" Pursuant to an Order of the Great and General Court to me
directed, these are to notify and summon the inhabitants of tho
town of Kingston qualified for votes to assemble and meet to-
gether at the meeting-house in Kingston uforosaid on Monday,
the twenty-ninth day of August instant, at ten of the clock in
the forenoon, to choose town officers, to stand until tho next
annual ulection, according to law. Dated at Kingston afore-
said, the thirteenth of August, Anno Domini 1726."

At this meeting Maj. John Bradford was chosen
moderator; Joseph Mitchell, clerk ; Benjamin Eaton,
Thomas Croad, aud Jacob Mitchell, selectmen and
assessors; Ensign Wrestliug Brewster, treasurer;
Joseph Mitchell, constable ; Seth Chipman, tithiug-
man ; John Gray aud Samuel Foster, hog- reeves ;
Robert Cook and Jacob Cook, Jr., fence-viewers ;



Samuel Ring, surveyor. At the next town-meeting
in December the debt was about one hundred and
fifty-six pounds, of which Rev. Mr. Stacy's salary
was sixty pounds, and the school appropriation forty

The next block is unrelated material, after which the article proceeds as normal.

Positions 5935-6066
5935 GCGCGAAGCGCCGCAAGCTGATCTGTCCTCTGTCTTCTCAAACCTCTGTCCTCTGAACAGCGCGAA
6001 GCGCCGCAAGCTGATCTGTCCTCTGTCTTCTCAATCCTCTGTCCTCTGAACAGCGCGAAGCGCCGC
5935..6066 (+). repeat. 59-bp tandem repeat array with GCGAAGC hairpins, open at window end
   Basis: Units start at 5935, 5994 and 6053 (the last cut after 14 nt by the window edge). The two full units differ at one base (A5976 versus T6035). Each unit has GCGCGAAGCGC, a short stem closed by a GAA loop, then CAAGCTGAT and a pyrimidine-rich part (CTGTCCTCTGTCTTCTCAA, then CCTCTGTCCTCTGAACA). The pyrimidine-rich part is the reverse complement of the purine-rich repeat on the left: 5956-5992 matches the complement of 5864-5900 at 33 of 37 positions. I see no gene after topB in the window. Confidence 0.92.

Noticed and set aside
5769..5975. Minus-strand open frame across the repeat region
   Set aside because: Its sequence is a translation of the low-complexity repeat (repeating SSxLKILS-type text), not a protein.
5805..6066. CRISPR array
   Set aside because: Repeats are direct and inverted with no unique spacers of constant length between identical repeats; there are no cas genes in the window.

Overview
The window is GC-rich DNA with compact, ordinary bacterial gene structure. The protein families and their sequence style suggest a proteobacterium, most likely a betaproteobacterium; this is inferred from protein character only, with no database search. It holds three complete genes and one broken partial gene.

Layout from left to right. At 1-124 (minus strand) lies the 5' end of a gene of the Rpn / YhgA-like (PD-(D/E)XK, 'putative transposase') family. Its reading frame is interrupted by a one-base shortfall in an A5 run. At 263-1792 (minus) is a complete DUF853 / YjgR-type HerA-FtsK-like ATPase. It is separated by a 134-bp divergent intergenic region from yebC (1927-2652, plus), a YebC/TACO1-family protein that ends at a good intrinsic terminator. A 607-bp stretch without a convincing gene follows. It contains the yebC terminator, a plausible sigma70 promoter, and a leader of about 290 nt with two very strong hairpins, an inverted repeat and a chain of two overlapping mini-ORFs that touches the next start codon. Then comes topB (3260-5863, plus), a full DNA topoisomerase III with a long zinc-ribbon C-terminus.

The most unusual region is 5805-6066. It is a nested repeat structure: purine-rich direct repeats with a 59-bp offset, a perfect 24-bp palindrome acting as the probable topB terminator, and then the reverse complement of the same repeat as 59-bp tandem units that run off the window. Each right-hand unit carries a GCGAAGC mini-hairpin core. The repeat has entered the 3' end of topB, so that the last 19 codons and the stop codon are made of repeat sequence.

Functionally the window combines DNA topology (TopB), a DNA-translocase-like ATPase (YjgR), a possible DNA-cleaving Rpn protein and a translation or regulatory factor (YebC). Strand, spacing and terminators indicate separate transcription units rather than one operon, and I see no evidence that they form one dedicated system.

pounds.

Having passed the period of the incorporation of
the town, its history for the succeeding century will
be given in the form of annals, and that will embrace
most, if not all, that is recorded of the church history
down to the year 1800 ; also items from the records
relating to the schools during the same period will be
put in their proper places.



CHAPTER III.

CHRONOLOGICAL HISTORY— ANNALS OF THE TOWN
FROM 1727 TO 1884.

Annals.— 1727, March 20. The salary of Rev. Mr.
Stacy was to be ninety-five pounds. The school to
be kept four months at Robert Cook's and eight
months at the school-house near the river. John
Cook, Caleb Stetson, and Gershoin Bradford were
chosen " to clear all ye brooks and rivers of all obstruc-
tions to the passage of fish."

1728. Voted to build two seats at each end of the
meeting-house above the galleries for negroes and
Indians to sit.